When it comes to longevity, your gait (how swiftly you walk) is a strong predictor.
In other words, the stronger and faster your gait, the longer you’re predicted to live.
Well, it turns out there’s another simple longevity predictor that can tell A LOT about your future.
The good news is, if you struggle with it, practicing a 10-second exercise can help!
Let me explain…
Can you sit and stand without support?
About 10 years ago, a Brazilian physician and his team developed a simple longevity predictor called the “sitting-rising test” (SRT).
To perform it, you start in a standing position with your legs crossed. Next, you try to lower yourself to the floor without support (such as using a hand or knee to stabilize your movement).
Then, you try to stand back up again using minimal support.
If you can both sit and stand without any support, you score a perfect 10. However, the more support you need, the more points are subtracted.
Now, how does this test relate to longevity?
Well, the same Brazilian team that developed the SRT also studied the ability of more than 2,000 adults, aged 51 to 80 years old, to perform it.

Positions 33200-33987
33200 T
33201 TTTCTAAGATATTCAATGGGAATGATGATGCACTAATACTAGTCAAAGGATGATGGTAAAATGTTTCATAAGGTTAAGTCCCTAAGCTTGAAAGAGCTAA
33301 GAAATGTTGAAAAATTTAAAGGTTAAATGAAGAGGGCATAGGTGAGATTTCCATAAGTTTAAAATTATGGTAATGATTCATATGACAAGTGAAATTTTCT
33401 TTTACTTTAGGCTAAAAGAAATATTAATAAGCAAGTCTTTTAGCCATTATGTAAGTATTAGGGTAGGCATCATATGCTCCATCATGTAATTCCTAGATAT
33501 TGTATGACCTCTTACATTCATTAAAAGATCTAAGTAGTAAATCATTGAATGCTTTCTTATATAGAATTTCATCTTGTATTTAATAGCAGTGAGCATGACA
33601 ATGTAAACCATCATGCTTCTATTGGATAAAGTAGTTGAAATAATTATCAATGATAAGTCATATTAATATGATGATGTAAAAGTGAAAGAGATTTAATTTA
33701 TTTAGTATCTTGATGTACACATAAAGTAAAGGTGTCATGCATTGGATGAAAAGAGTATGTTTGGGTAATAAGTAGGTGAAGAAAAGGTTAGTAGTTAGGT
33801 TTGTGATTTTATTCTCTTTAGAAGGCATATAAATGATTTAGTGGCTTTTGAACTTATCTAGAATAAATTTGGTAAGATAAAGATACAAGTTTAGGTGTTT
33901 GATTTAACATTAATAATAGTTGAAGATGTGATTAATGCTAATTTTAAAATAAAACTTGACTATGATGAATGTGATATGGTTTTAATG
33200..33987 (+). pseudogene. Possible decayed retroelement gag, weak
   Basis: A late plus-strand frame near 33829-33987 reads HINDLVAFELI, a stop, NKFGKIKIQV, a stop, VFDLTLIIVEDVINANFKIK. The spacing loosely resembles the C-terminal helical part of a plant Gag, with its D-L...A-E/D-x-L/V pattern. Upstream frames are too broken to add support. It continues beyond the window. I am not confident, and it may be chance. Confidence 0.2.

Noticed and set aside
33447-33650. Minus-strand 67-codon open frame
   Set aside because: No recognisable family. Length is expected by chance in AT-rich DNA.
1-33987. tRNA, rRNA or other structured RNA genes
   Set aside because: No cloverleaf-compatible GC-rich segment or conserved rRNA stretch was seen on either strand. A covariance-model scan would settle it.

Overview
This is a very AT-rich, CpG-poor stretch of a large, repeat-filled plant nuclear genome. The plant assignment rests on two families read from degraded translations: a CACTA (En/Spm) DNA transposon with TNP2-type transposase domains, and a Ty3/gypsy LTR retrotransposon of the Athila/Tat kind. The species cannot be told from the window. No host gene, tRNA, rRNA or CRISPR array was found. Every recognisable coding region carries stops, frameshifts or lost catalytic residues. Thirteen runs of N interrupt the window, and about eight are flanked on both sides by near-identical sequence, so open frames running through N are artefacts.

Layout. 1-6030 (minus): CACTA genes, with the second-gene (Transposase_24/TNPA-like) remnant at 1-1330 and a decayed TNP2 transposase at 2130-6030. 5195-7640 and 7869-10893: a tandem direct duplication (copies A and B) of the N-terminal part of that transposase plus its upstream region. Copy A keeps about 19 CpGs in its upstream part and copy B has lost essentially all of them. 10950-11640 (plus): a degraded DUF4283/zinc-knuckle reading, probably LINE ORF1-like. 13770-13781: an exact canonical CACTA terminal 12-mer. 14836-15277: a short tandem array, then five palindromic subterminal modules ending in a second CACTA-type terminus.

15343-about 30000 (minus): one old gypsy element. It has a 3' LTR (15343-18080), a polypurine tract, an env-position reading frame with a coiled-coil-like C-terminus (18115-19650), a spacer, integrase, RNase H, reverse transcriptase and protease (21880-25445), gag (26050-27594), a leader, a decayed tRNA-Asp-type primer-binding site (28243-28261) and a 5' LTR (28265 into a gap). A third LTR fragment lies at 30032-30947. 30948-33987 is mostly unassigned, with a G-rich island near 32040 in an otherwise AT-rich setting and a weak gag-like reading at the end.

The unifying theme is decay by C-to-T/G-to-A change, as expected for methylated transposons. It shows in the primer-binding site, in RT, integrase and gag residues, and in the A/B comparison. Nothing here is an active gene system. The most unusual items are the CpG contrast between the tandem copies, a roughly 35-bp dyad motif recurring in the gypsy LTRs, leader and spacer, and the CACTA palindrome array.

They noted the participants’ initial SRT scores and then followed everyone until they died—or until the study concluded (an average of about six years).
During that time, 159 people died. And those who had the lowest scores (zero to three points) had a five-to-six times higher mortality (death) risk than those who scored higher (eight to 10 points). In fact, only two of the people who scored a perfect 10 died.
So, I suggest trying the SRT test at home to see how you do. Granted, the older you are, the more support you may need.
But the good news is, even if you don’t score a perfect 10 on the test today…you can get better and stronger with practice! Work on it daily over several weeks. Over time, you should find yourself needing less and less support to get off the floor. (Be sure to have a companion you can call on nearby, should you ever need extra support getting off the floor.)
Adding some easy, equipment-free, muscle- and balance-building activities into your regimen should also help build your core strength and improve your SRT scores.
And don’t forget to get plenty of protein into your balanced, Mediterranean-type diet. (Protein helps you build and maintain muscle mass. But studies show men and women may only consume HALF the amount of protein they really need to maintain strength and balance as they get older.)
Lastly, there are dozens of ways to stay vibrant, youthful, and healthy well into your 70s, 80s, 90s, and beyond as I outline in my protocol, The Insider’s Ultimate Guide to Outsmarting “Old Age.” If you’d like to learn more about this online learning tool or enroll today, simply click here.